Purpose. To present a rare case of brainstem anesthesia from retrobulbar block and discuss evidence-based methods for reducing the incidence of this complication. Case. A 72-year-old female, was given a retrobulbar block of 5 mL of bupivacaine 0.5% for postoperative pain management, after a globe rupture repair under general anesthesia. Prior to injection, the patient was breathing spontaneously via the anesthesia machine circuit and had not received any additional narcotics/muscle relaxants for 2.5 hr (with full recovery of neuromuscular blocking agent after anesthetic reversal). Over 7 min, however, there was a steady increase in ETCO2 and the patient became apneic, consistent with brainstem anesthesia. She remained intubated and was transported to the postanesthesia care unit for prolonged monitoring, with eventual extubation. Discussion. Brainstem anesthesia is an important complication to recognize as it can lead to apnea and death. The judicious use of anesthetic volume, shorter needle tips, and mixed formulations can help reduce the chance of brainstem anesthesia. Observation of the contralateral eye 5–10 minutes after injection for pupillary dilation, and prior to surgical draping, can help identify early CNS involvement.

1. Introduction

A retrobulbar (RB) block usually involves a mix of lidocaine 2% and bupivacaine 0.5–0.75% injected into the intraconal space. Other variations include 4% lidocaine, 2% mepivacaine, epinephrine 1 : 1000, and 5–150 IU hyaluronidase. An RB block impacts the ciliary ganglion (pupil dilation and corneal/conjunctival anesthesia) and causes paralysis of the 3rd and 6th cranial nerves. The use of this technique has dropped significantly in favor of topical, peribulbar, and blunt subtenons injections. In modern practice, RB blocks account for only 0.5% of regional anesthesia used in cataract surgery and are utilized more for early surgical trainees [1]. In other surgical conditions, however, such as conjunctival melanoma, retrobulbar anesthesia is used almost exclusively to prevent ballooning of the conjunctiva, which can hamper complete tumor excision [2]. Due to the nature of this injection, rare vision-threatening and life-threatening complications can occur, including retrobulbar hemorrhage, cardiac arrhythmia, and brainstem anesthesia (BSA) [1, 3]. In this report, we present a case of brainstem anesthesia after retrobulbar block and review methods for early identification and prevention of this life-threatening complication.

2. Case Description

A 72-year-old female presented to the emergency room after injuring her left eye during a syncopal episode. A computed tomography scan performed in the emergency department revealed disorganization of the left globe with blood in the vitreous humor. Her medical history included hypertension, systemic lupus erythematosus, and coronary artery disease.

Her vital signs were within normal limits with the exception of mild systolic hypertension. She underwent immediate globe rupture repair under general anesthesia with successful reapproximation of a large 20 mm scleral laceration. In the immediate postoperative period, rather than performing subtenon injection due to the possibility of a more posterior rupture, the surgeon chose to perform a retrobulbar block using 5 mL of bupivacaine 0.5% for postoperative pain management and akinesis (to prevent extrusion of additional intraocular contents). This was done using a 31 mm 25-gauge blunt needle.

No blood was aspirated back into the syringe, and the needle advanced without incident. Prior to injection, the patient was breathing spontaneously via the anesthesia machine circuit and had not received any additional narcotics/muscle relaxants for 2.5 hours. There was full recovery of neuromuscular blocking agent after reversal, as demonstrated by the use of a nerve stimulator. Over a duration of 7 minutes, however, the anesthesiologist noted a steady increase in end-tidal CO2, resulting in apnea. She remained intubated and was transported to the postanesthesia care unit for an additional 1.5 hours, after which she was successfully extubated. She was admitted to medicine and monitored for an additional time of 48 hours. No new neurologic or cardiac deficits were found, and she was discharged without event.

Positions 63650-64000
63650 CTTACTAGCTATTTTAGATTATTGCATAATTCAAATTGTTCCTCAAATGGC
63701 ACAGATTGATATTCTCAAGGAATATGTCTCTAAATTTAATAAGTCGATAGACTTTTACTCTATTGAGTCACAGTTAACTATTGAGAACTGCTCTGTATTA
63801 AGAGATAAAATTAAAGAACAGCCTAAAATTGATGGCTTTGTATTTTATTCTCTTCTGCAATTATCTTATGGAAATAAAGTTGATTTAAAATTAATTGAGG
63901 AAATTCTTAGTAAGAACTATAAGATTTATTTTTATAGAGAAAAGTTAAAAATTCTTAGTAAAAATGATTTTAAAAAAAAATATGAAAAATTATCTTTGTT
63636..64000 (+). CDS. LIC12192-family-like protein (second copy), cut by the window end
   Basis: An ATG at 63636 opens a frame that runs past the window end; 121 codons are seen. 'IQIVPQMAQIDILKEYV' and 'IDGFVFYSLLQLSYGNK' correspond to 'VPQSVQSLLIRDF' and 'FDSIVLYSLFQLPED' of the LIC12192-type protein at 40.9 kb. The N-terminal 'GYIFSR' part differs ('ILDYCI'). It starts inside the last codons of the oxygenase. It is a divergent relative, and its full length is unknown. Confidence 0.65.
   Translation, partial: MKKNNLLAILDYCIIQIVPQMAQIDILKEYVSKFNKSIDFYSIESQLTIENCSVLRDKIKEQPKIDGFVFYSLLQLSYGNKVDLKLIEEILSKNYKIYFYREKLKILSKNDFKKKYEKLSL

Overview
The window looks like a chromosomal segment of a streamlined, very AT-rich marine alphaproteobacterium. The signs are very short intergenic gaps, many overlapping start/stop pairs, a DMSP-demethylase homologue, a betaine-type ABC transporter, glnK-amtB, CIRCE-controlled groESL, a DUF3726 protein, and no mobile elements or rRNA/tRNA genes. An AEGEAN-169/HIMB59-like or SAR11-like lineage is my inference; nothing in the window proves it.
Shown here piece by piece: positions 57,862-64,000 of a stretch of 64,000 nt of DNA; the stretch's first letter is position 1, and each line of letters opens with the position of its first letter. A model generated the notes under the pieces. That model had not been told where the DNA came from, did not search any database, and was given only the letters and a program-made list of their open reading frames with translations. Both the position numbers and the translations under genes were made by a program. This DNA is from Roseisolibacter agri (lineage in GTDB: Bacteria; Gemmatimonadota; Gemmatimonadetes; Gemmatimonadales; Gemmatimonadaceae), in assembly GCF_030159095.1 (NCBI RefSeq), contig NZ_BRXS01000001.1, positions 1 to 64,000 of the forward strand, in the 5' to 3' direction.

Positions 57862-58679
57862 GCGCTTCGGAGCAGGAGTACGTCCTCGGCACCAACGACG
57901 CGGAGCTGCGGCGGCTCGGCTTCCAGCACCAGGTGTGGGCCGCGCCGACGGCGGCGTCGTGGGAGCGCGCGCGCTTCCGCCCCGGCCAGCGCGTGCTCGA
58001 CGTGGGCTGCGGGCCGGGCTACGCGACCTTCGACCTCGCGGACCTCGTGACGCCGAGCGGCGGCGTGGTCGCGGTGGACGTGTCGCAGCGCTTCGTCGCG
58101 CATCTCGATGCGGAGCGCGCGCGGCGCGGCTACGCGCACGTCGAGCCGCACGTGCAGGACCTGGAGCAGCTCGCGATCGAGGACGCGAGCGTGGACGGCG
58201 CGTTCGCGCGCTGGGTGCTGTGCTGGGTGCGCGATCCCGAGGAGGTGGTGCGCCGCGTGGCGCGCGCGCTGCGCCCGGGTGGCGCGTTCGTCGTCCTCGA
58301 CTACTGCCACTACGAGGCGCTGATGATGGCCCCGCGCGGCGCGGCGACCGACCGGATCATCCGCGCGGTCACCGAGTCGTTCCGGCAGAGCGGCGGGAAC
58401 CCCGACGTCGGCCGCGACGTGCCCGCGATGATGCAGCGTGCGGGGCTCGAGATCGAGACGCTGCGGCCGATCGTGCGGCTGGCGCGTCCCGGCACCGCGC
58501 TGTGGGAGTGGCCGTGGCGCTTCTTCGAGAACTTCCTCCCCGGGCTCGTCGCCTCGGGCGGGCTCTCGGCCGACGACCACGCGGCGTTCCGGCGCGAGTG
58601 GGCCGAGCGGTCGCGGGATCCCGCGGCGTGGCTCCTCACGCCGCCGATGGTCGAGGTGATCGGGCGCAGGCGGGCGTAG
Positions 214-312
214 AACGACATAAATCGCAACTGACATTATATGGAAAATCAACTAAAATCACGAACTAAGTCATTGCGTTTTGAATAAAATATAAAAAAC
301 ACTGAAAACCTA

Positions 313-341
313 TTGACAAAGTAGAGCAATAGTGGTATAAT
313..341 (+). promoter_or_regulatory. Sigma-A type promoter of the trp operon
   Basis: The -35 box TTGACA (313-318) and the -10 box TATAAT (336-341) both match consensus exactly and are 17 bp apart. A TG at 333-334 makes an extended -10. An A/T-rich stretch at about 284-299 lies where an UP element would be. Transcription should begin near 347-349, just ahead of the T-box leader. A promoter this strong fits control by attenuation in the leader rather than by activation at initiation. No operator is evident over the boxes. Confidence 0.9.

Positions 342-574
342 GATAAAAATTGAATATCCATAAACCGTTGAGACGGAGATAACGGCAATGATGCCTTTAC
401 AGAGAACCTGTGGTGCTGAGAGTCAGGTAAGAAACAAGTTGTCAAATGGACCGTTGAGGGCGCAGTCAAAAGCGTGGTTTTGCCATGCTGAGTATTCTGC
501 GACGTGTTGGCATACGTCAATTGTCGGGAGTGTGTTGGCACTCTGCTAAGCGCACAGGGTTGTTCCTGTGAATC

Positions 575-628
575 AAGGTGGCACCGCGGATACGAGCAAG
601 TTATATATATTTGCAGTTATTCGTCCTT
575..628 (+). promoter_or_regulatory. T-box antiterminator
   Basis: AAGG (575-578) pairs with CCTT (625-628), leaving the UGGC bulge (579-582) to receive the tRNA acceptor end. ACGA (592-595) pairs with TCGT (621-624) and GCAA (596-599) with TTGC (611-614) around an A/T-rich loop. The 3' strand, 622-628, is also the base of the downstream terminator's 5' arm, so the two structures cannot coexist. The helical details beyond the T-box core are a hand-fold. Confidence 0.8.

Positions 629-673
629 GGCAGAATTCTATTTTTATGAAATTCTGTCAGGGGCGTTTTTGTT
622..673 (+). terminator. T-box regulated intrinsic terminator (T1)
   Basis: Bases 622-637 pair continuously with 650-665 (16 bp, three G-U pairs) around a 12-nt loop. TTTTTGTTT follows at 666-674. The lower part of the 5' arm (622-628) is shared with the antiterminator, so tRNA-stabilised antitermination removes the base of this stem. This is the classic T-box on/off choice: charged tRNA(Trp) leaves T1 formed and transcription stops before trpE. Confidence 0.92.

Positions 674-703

3. Discussion

There are two theorized mechanisms for BSA from retrobulbar block. The first, and most commonly accepted mechanism, is accidental puncture of the optic nerve sheath, with retrograde flow to the brainstem regions [3]. Intrasheath injection of the optic nerve can occur with upward deviation of the eyeball, which bends the optic nerve inferiorly and into contact with the advancing needle [4]. Evidence for this mechanism is supported by cadaveric studies, in which radio-opaque dye injected into the intraorbital subdural space was found in the midbrain [5, 6]. In vivo evidence was found in another case of suspected BSA, in which lidocaine and bupivacaine were recovered in the cerebrospinal fluid on subsequent spinal tap [7]. Usually, intravenous lidocaine levels of 5 µg/ml (2.1–4.5 µg/ml of bupivacaine) are required to cause CNS depression and apnea. In none of the published cases in which serum levels were reported did patients reach these thresholds [8, 9]. It is thought that levels in the immediate region of localized spread are high enough to induce serious complications, while serum levels may reflect a more diluted concentration [10].

The second mechanism involves inadvertent injection of the ophthalmic artery or smaller intraorbital tributaries with forced, retrograde flow. In up to 15% of patients, an anomalous inferior ophthalmic artery can course near the optic nerve, increasing the risk for arterial injection [11]. The differentiating factor between intra-arterial and intrasheath injection appears to be (1) the speed of symptoms and (2) the development of seizure activity in the former [12, 13]. Intra-arterial injection usually causes symptoms seconds after injection, while BSA from a nerve sheath injection occurs over a matter of minutes (5–50 min, avg. 20.5 min, in the published literature) [3, 8, 1418]. Intra-arterial injection of lidocaine, for example, reaches the carotid arteries in just 15 seconds [10].

Although BSA is extremely rare, occurring in less than 0.27–1.5% of patients (Table 1), misidentification can result in respiratory arrest and death.